Georgia's Political Transformation

4 MINS READJun 17, 2013 | 10:36 GMT
Georgia's Prime minister Bidzina Ivanishvili speaks during a press conference.
(JOHN THYS/AFP/Getty Images)
Georgia's Prime minister Bidzina Ivanishvili speaks during a joint press conference with NATO General Secretary after their bilateral meeting on November 14, 2012 at NATO's headquarters in Brussels.

Georgian politics have changed dramatically over the past year, and the presidential election in October will further affect the country's political system, both internally and externally. Rival movements behind Georgian Prime Minister Bidzina Ivanishvili and President Mikhail Saakashvili will compete in the election as will political swing figure Nino Burjunadze, leader of the opposition Democratic Movement-United Georgia, who officially announced her candidacy June 12. The outcome of the election will shape Georgia's new political landscape and its relationships with Russia and the West.

Georgia's political scene has been transformed by Ivanishvili and his Georgian Dream movement, a political force that emerged in late 2011 and went on to win the October 2012 parliamentary elections. For the past decade, Georgian President Mikhail Saakashvili and his United National Movement had dominated Georgia's political scene. But a number of factors, including worsening economic conditions in the country, Saakashvili's antagonistic attitude toward Russia and Ivanishvili's ability to cobble together a previously divided opposition, created a shift in Georgian politics. 

Since Ivanishvili's victory in parliamentary elections in October 2012, he has begun consolidating power in a number of sectors, including the judiciary, the military and industry. Many Saakashvili loyalists have been fired or detained and have been replaced with Ivanishvili supporters. Georgia has also adjusted its foreign policy, particularly when it comes to relations with Russia. Under Saakashvili, Georgia virtually severed its ties with Russia following the August 2008 Russia-Georgia war, but dialogue with Russia was resumed under Ivanishvili. Georgia and Russia have restored ties in vital economic areas, such as the export of Georgian wine, mineral water and agricultural products, and may expand ties in other areas like transport and energy.

Opportunities and Constraints

The upcoming presidential election will be a harbinger of further shifts in Georgian politics. Ivanishvili will have the opportunity to completely consolidate his hold on power, with Saakashvili ineligible to run for a third term. Georgian Dream has nominated its candidate, Education and Science Minister Giorgi Margvelashvili, who is seen as a technocratic figure and one who will not pose a challenge to Ivanishvili's rule. For its part, the United National Movement has not yet selected a candidate and instead will hold a primary to choose its nominee for the presidency. This decision was made after leading party figure and former Prime Minister Vano Merabishvili has been detained on charges of abuse of power. A lack of strong leadership within the party will make for a difficult run at the presidency and what many expect to be an easy victory for the Georgian Dream movement.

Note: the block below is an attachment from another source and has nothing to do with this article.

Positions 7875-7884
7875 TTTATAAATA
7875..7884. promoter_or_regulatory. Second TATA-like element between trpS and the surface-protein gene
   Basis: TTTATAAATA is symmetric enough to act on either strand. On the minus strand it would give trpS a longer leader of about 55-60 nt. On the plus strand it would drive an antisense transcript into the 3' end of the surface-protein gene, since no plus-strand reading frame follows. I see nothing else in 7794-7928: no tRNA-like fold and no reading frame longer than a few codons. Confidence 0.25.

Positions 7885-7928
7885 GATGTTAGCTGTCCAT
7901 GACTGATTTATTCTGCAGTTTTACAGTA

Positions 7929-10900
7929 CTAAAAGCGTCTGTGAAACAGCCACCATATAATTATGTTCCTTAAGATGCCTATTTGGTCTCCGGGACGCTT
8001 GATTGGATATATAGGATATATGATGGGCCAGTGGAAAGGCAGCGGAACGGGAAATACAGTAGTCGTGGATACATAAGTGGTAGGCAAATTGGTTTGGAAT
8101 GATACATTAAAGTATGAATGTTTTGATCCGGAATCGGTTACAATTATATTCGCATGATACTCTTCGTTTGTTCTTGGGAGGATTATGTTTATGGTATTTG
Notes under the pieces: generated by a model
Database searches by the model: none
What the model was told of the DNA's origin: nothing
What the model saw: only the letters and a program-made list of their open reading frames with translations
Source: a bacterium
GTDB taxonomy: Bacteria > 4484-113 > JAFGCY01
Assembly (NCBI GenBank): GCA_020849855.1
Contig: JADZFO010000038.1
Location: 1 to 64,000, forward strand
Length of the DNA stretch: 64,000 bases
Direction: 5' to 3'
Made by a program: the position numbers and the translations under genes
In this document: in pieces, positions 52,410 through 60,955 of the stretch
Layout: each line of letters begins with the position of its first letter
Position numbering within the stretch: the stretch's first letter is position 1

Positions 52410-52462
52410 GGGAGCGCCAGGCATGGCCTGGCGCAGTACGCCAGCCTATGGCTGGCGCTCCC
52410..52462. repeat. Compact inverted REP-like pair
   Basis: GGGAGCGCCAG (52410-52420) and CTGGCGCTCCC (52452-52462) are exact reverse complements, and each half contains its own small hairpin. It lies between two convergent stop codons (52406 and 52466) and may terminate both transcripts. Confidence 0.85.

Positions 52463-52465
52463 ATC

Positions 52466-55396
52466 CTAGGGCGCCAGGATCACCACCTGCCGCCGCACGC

Russia and Georgia

However, the official entry of Nino Burjanadze in the presidential race creates an interesting dynamic. Burjanadze, who served as a parliamentary speaker from 2001 to 2008, used to be an ally of Saakashvili. But Burjanadze had a falling out with Saakashvili after the Russia-Georgia war and created her own opposition movement in late 2008. As leader of the movement, she held several meetings with Russian officials in Moscow and was seen as a pragmatic figure with whom the Kremlin was willing to work. While this was largely muted when Saakashvili dominated the political system, the emergence of Ivanishvili has caused a shift in Georgia's political thinking and has created an opportunity for Burjanadze or those like her to strengthen their political position. There are rumors that the Kremlin may be backing Burjanadze, but the reality is likely far more nuanced. In any case, her party could take on a larger role in the political system as Saakashvili's party continues to weaken. 

Regardless of the presidential election's outcome, there will be constraints on the future president's decision-making. First of all, Georgia will undergo a constitutional change in October that will give the parliament more power than the presidency, ensuring that Ivanishvili will be a powerful figure regardless of who becomes president. Second, Georgia maintains key relationships with the West, particularly with the United States and NATO, that will not be abandoned completely. Ivanishvili has said that NATO membership remains an important Georgian priority (in conjunction with strengthening ties with Russia). Finally, Russia's military presence in the breakaway republics of Abkhazia and South Ossetia will continue to serve as an obstacle to any complete normalization between Moscow and Tbilisi.

Still, it is clear that there has been a transformation in Georgian politics since Saakashvili was in power — as the old political guard has weakened, new political players have emerged. The upcoming presidential election will be another factor in determining the trajectory of Georgia's policies moving forward, both domestically and in the wider region.

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